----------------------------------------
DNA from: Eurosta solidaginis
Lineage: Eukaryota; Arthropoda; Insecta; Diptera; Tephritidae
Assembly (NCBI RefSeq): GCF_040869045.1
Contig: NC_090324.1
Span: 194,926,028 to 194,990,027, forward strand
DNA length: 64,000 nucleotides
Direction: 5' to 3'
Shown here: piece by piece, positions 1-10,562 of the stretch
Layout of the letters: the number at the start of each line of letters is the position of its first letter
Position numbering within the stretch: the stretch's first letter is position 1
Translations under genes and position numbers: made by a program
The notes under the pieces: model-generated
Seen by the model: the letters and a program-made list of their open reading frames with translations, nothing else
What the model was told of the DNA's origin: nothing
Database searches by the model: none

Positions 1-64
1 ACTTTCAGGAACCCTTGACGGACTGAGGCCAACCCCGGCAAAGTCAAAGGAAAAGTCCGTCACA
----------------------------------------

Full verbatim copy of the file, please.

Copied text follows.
DNA from: Eurosta solidaginis
Lineage: Eukaryota; Arthropoda; Insecta; Diptera; Tephritidae
Assembly (NCBI RefSeq): GCF_040869045.1
Contig: NC_090324.1
Span: 194,926,028 to 194,990,027, forward strand
DNA length: 64,000 nucleotides
Direction: 5' to 3'
Shown here: piece by piece, positions 1-10,562 of the stretch
Layout of the letters: the number at the start of each line of letters is the position of its first letter
Position numbering within the stretch: the stretch's first letter is position 1
Translations under genes and position numbers: made by a program
The notes under the pieces: model-generated
Seen by the model: the letters and a program-made list of their open reading frames with translations, nothing else
What the model was told of the DNA's origin: nothing
Database searches by the model: none

Positions 1-64
1 ACTTTCAGGAACCCTTGACGGACTGAGGCCAACCCCGGCAAAGTCAAAGGAAAAGTCCGTCACA